Thursday, May 12, 2016

Re-Post: MA-19 - Records from Regulus

More outer-space music ....

1 Man from Mars         Ferrante and Teicher             1955
2 Those Funny Little Saucers in the Sky   Dr Danny Hart of the Church of Soul-Truth           1958
3 Take Me to Your Leader Cha Cha Cha         Sam Space and the Cadettes       1958
4 What Do You Hear from the Red Planet Conried-Pearce   1959
5 The Girl from the Fourth Dimension Sheldon Allman     1960
6 Space Mice Walter Brennan    1960
7 Sky Men Geoff Goddard      1963
8 Hootenanny on Mars Randy Starr and the Merry Martians 1964
9 You Came from Outer Space The Kirby Stone Four 1964
10 Mr Spaceman The Byrds 1966
11 The Invaders Are Here Mike Adkins   1967
12 Urban Spaceman Bonzo Dog Doo Dah Band 1968
13 Space Oddity    David Bowie     1969
14 It Came Out of the Sky Creedence Clearwater Revival 1970
15 Space Buggy    Asleep At The Wheel 1973
16 I've Seen the Saucers Elton John 1974
17 Flying Saucer Attack The Rezillos    1977
18 The Flying Saucer Man and the Truck Driver Red Simpson 1979
19 Thing from Another World Marlin Wallace    1981
20 Rocket Ship Kathy McCarty   1988
21 I Saw Elvis in a U.F.O. Ray Stevens   1989
22 Humans From Earth T-Bone Burnett 1991
23 Background   Background   2000
24 I Want an Alien for Christmas Fountains of Wayne 2005
25 Heck, I'd Go Maria Muldaur     2006
26 Flying Saucer U F O  with  Dee Dee Bridgewater 2006

  A fine fettle of music, folks, from headliners like Elton John and David Bowie to Walter Brennan (yep, that old-man-playing TV guy from the 1960s) to ONE OF MY FAVORITES, "Background."

Hope you guys are amused and/or alarmed!

See you Monday.


Monday, May 09, 2016

Tomorrow’s Tech … Today! #3

Tomorrow’s Tech … Today!

Many futuristic inventions have come to pass, while some may never be realized.

[Some of this was used as content for the Program Book of SoonerCon 24 in June 2015.  Hope you like the idea!]

          You can make up theories to explain a Tractor Beam — selective gravity field, invisible force field, subatomic attraction — but franchises from Star Wars and Star Trek to Dr Who and Spaceballs use it as a handy-dandy extension hand.
           In January 2013, researchers with Scotland’s University of St Andrews, in league with Czech Republic scientists, reported a tiny success.  “Practical scientific theories on real-life tractor beams have been developed since 1960, but it is thought this is the first time a beam has been used to draw microscopic objects towards the light source,” reported the BBC.
          Unfortunately, given the transfer of energy involved, a macro use of this technology would fry its target long before drawing it in, even in the relative cold of space.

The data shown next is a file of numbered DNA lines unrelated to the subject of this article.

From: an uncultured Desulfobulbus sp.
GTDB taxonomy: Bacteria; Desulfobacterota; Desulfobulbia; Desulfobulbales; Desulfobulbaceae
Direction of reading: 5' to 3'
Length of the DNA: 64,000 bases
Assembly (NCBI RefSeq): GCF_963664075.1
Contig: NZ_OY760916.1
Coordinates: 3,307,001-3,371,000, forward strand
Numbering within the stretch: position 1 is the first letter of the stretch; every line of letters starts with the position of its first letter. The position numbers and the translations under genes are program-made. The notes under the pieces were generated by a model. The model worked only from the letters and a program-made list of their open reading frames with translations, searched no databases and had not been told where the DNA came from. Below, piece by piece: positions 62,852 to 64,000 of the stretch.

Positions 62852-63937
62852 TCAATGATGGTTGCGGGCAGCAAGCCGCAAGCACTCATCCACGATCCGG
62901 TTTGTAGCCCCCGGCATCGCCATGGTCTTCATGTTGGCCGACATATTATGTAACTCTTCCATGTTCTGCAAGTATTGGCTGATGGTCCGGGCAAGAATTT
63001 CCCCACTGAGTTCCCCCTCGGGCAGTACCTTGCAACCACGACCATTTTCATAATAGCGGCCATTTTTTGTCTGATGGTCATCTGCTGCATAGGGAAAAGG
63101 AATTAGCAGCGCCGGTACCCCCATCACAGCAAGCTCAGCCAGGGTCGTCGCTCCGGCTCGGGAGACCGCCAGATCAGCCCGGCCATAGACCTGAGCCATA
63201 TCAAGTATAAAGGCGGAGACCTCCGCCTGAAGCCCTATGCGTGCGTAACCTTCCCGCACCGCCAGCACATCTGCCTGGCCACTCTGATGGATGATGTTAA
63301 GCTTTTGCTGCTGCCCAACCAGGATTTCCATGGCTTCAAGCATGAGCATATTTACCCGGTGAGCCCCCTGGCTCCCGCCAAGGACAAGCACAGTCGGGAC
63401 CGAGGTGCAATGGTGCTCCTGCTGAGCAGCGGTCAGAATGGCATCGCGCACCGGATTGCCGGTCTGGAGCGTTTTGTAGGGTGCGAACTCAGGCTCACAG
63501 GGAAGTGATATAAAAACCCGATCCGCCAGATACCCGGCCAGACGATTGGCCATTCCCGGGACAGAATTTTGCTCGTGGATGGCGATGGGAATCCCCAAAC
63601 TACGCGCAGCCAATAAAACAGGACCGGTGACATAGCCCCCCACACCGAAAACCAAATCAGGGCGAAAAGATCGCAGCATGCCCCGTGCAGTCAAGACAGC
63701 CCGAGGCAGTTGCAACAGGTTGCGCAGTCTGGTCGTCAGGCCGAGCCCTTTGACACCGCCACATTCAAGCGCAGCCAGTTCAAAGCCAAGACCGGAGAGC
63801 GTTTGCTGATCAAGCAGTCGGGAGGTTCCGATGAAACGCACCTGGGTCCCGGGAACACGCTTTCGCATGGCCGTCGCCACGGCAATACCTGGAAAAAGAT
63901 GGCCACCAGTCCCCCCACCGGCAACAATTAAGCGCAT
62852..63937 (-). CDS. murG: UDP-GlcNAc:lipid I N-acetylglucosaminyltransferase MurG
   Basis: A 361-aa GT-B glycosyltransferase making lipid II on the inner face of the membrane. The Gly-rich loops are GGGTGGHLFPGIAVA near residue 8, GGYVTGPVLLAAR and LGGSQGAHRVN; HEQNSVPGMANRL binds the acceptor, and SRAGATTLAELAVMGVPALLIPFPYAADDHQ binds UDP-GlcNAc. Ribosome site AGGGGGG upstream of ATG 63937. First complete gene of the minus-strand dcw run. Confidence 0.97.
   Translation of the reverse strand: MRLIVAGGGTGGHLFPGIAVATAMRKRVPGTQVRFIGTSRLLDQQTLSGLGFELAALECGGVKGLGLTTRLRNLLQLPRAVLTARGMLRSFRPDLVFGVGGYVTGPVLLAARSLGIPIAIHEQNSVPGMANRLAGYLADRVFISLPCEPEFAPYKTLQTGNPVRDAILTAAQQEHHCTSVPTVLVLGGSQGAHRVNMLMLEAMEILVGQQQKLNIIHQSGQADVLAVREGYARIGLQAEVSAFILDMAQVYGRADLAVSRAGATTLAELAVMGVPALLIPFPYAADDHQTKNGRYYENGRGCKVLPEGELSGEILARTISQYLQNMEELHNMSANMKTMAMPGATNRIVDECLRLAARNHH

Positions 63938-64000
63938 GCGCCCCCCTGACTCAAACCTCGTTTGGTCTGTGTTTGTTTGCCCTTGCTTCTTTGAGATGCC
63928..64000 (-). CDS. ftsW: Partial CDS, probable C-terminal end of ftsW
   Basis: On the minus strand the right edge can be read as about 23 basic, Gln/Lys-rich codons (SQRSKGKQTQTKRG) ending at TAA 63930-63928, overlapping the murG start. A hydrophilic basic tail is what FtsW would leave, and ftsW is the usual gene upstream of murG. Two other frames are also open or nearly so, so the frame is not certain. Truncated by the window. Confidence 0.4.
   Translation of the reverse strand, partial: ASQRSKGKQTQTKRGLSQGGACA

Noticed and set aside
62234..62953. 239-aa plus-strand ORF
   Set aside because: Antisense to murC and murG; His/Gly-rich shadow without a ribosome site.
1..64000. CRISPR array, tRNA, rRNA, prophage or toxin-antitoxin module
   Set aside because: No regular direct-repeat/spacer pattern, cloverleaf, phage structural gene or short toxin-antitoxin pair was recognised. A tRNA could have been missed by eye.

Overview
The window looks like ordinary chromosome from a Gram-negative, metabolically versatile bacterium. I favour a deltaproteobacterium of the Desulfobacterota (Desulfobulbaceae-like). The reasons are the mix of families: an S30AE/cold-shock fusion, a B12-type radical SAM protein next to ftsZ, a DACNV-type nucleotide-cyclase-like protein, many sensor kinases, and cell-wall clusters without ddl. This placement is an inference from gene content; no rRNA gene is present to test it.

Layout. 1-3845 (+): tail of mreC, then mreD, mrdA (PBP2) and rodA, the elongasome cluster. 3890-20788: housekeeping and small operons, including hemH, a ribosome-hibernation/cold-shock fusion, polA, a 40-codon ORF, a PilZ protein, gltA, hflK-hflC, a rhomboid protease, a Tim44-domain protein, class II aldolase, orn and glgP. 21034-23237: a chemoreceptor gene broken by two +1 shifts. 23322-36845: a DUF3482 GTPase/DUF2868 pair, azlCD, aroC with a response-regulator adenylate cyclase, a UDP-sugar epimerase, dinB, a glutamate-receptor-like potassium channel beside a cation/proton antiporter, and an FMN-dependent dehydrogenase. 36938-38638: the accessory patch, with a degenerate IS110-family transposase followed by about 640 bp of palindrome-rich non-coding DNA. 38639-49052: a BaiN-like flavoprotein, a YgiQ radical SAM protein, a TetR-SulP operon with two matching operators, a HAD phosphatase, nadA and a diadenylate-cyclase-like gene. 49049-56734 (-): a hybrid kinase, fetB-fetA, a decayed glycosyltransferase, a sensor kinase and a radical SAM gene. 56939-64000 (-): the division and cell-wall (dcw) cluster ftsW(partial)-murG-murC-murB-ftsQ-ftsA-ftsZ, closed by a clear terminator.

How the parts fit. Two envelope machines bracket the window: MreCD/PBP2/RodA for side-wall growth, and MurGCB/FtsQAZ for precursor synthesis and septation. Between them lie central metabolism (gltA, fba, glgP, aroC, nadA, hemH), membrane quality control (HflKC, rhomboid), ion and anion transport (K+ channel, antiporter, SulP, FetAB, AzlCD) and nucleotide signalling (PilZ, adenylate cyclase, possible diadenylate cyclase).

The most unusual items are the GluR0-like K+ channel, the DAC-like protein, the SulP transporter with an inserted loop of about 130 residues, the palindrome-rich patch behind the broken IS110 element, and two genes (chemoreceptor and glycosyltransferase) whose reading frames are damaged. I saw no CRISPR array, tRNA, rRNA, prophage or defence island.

The dream of instant communication is a commonplace feature of multi-world sf/fantasy.  In Adventure Time, Lady Rainicorn uses such a device to speak English, and it’s a part of Star Trek canon.  The Trekspeak explanation that “certain universal ideas and concepts are common to all intelligent life” may be true, but even combined with a brainwave scan, there’s really no straight-faced way to explain how an alien race’s brainwaves might be analyzed in this way, if they’ve never been encountered before.
          In May 2014, CNN announced the development of Skype Translator.  While such a program will be really helpful with known Earth languages, it’s a sure bet that it will be a long time before any computer could decipher a truly alien communication.  What if the language’s meaning is also in the pauses between words?  How can you tell if a sound is an alien word or a sneeze?  What if hand or tail gestures are part of the language?

          Comic books of the Silver Age were full of variations on this concept, from machines that instantly raised your IQ to “Learning Pillows” that educated you while you snoozed.  Nowadays it can teach you Keanu Fu, if you’re in The Matrix.  Here on Earth, there’s a whole series of guide books called “Instant Expert,” although they require that you actually read something.
           The concept of “sleep learning” was popularized in 1927 as “the Psycho-Phone,” but EEG readings and decades of trying have proven this concept to be unworkable.  That didn’t stop this tantalizing idea from being tried on American TV in places like Seinfeld or My Three Sons, while being treated a bit more seriously in SF literature in works like Flowers for Algernon or A Clockwork Orange.
           For the present, there’s no instant way to learn a skill or field of knowledge.  An old joke about a tourist in New York City expresses the reality:
          Q:  How do I get to the Met?
          A:  Practice, practice, practice!

 See you Thursday!
All original content
© by Mark Alfred